After the War Eurypylus got a chest as part of his victory spoils. The chest was abandond by Aeneas when he fled from Troy and then Cassandra placed a curse on it to whichever Greek would open the chest. Inside the chest was an image of Dionysus, made by Hephaestus and given to the Trojans by Zeus. When Eurypylus opened the chest he went mad. During a period of sanity he went to Delphi to seek a cure for his malady. The priestess told him to find a people making an unusual sacrifice and settle there. Eventually he came to Aroe (later Patrae), where he found people sacraficing a youth and a maiden to Artemis, to propitiate the goddess for the crime of Comaetho and Melanippus, who had polluted her shrine. The people of the town recognised him as a leader an oracle had said would come to them and made them their king. After this Eurypylus regained his sanity and the people of Patrae no longer needed to make human sacrifices. His tomb is in the city, and after the events the people of the area sacrificed tohim as a hero at the festival of Dionysus. Aeneas flees burning Troy, Federico Barocci, 1598. ... Painting by Evelyn De Morgan. ... Dionysus with a leopard, satyr and grapes on a vine, in the Palazzo Altemps (Rome, Italy) This article is about the ancient deity. ... Hephaestus, Greek god of forging, riding a Donkey; Greek drinking cup (skyphos) made in the 5th century B.C. Hephaestus (IPA pronunciation: ; Greek Hêphaistos) is the Greek god whose approximate Roman equivalent is Vulcan; he is the god of technology including, specifically blacksmiths, craftsmen, artisans, sculptors, metals and metallurgy... The Statue of Zeus at Olympia Phidias created the 12-m (40-ft) tall statue of Zeus at Olympia about 435 BC. The statue was perhaps the most famous sculpture in Ancient Greece, imagined here in a 16th century engraving In Greek mythology, Zeus (in Greek: nominative: Ζεύς Zeús, genitive... The amphitheatre, seen from above. ... This article needs cleanup. ... The Artemis of Versailles, a Roman copy of the marble sculpture of Leochares, now at the Louvre Artemis (Greek: nominative , genitive ), in Greek mythology was daughter of Zeus and of Leto and the twin sister of Apollo. ... In Greek mythology, Comaetho was the daughter of Pterelaos. ... In Greek mythology, there were three people named Melanippus: Son of Agrius, killed by Heracles Son of Perigune and Theseus Son of Astacus, defended Thebes in the Seven Against Thebes. ...


Eurypylus (son of Telephus)

A third Eurypylus was son of Telephus and Astyoche. His mother bribed him with a golden vine to fight on the side of the Trojans during the end of the Trojan War in command of a group of Mysians. He fought valiantly and killed the Greek warriors Machaon and Nireus and was finally killed by Neoptolemus. A Greek mythological figure, Telephus referred to two different people. ... In Greek mythology, two people went by the name Astyoche. ... Walls of the excavated city of Troy This article is about the city of Troy / Ilion as described in the works of Homer, and the location of an ancient city associated with it. ... The fall of Troy by Johann Georg Trautmann (1713–1769) From the collections of the granddukes of Baden, Karlsruhe The Trojan War was a war waged, according to legend, against the city of Troy in Asia Minor (present-day Turkey), by the armies of the Achaeans, after Paris of Troy... Mysia is a region in the northwest of Asia Minor. ... For the Machaon of the Trojan War, see Machaon (mythology). ... In Greek mythology, Nireus was the name of several individuals: Nireus was a son of Poseidon and Canace. ... Neoptolemus Kills Priam Neoptolemus Murdered at Delphi In Greek mythology, Neoptolemus, also Neoptólemos or Pyrrhus, was the son of the warrior Achilles and the princess Deidamea. ...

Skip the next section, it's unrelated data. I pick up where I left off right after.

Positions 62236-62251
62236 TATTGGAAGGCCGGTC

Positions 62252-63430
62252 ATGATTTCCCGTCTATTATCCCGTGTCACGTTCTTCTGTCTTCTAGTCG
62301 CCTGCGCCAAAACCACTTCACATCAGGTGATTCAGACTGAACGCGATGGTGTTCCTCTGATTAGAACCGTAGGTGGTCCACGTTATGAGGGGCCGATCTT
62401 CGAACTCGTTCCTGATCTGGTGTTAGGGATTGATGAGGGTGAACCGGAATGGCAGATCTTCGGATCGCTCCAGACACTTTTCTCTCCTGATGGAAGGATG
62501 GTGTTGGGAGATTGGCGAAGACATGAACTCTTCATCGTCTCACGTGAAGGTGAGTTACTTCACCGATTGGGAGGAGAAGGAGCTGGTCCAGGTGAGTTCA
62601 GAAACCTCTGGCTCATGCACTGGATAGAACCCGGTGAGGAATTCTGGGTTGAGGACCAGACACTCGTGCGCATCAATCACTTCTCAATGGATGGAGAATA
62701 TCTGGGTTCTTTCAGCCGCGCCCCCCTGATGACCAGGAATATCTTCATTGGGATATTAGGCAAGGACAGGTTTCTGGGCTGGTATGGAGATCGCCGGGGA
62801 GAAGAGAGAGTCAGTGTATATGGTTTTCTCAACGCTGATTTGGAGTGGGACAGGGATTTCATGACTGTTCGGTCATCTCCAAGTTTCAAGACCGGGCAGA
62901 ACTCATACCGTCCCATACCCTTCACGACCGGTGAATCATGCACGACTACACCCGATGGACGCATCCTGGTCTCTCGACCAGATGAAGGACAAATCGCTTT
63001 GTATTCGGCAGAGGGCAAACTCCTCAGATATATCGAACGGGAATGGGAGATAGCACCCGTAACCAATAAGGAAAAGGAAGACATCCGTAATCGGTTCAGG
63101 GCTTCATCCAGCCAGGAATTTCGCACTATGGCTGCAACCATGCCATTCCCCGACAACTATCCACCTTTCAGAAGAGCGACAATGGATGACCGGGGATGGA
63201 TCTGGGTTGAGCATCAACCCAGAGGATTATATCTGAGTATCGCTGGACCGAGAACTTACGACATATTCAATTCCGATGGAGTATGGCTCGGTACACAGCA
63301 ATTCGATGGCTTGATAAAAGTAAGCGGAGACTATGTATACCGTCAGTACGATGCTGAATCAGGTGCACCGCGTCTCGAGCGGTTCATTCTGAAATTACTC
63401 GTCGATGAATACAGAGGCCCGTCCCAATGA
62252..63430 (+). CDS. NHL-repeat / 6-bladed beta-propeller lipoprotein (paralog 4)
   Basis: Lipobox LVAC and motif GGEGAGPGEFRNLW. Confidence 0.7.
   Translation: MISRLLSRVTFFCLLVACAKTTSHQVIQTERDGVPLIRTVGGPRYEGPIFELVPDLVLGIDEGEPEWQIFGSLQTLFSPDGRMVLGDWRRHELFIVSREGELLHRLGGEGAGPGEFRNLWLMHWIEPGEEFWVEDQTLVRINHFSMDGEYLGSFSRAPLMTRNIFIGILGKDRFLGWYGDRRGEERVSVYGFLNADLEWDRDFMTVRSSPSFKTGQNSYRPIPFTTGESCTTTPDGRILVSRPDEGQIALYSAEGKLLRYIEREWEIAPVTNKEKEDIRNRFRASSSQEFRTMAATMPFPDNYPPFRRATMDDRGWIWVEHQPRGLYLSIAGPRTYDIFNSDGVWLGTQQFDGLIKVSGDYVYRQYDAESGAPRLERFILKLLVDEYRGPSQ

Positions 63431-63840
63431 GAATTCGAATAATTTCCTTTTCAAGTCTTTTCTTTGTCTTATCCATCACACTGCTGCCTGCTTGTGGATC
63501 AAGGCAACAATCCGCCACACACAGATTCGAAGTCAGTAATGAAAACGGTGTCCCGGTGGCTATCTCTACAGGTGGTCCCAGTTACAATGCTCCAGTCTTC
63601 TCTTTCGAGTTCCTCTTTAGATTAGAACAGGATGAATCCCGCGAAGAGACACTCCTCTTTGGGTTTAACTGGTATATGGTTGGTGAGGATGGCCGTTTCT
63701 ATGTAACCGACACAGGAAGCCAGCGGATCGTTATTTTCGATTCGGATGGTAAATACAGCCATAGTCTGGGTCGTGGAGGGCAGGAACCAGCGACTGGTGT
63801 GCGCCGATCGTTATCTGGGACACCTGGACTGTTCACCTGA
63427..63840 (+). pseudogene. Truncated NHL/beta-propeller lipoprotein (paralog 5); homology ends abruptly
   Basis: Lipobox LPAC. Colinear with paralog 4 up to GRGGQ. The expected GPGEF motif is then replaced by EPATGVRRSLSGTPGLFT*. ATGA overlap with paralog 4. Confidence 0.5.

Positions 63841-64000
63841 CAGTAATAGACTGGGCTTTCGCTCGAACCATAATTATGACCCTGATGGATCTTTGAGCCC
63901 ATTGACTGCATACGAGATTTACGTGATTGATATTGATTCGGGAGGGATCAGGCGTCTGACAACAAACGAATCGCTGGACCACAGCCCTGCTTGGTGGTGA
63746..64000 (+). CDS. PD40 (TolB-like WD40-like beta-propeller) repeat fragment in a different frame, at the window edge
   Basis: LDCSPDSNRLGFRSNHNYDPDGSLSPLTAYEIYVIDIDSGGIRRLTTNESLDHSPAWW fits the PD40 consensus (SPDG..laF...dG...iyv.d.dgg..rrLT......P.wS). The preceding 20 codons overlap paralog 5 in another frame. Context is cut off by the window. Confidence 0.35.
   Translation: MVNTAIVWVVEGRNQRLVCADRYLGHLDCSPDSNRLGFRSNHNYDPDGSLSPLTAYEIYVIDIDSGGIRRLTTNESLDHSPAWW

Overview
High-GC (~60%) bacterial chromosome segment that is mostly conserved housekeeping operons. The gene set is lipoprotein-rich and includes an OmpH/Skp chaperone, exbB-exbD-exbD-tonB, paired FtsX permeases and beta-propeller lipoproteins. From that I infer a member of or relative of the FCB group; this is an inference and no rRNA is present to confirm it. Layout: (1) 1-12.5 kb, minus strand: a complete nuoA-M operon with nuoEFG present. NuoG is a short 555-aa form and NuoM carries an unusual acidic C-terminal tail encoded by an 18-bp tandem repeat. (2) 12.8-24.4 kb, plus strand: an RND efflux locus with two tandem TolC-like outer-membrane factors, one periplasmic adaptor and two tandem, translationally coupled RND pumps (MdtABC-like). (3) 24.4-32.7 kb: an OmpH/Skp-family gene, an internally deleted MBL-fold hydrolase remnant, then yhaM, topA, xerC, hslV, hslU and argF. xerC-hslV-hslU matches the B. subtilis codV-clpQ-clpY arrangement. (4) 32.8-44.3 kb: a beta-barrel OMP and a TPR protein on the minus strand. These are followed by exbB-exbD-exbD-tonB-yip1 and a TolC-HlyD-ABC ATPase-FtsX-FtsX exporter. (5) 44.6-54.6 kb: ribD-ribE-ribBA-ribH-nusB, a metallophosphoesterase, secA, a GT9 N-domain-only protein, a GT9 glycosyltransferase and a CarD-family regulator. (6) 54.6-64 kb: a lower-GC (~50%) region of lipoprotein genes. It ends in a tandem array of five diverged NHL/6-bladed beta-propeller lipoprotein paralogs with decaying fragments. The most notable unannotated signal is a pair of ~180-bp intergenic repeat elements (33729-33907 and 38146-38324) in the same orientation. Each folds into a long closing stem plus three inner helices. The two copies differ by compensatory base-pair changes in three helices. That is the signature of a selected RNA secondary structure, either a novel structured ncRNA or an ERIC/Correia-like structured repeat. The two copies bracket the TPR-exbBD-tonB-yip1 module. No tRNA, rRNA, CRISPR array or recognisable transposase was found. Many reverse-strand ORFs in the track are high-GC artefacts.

Eurypylus (son of Poseidon)

Another Eurypylus was king of the island of Cos. He was son of Poseidon and Astypalaea, and father of Chalciope. He slain by Heracles when the latter, on his return from Troy, attacked the island, taking the city by night. Neptune reigns in the city centre, Bristol, formerly the largest port in England outside London. ... In Greek mythology, Astypalaea was the daughter of Phoenix and Perimede and the sister of Europa. ... Chalciope was a princess in Greek mythology, daughter of King Aeetes of Colchis, sister of Medea and wife of Phrixus. ...


Yet another Eurypylus was a son of Poseidon and Celaeno, and ruled over the Fortunate Islands. He had a brother named Lycus. In Greek mythology, Celaeno referred to several different beings. ... In Greek mythology, Lycus, or Lykos, referred to several people. ...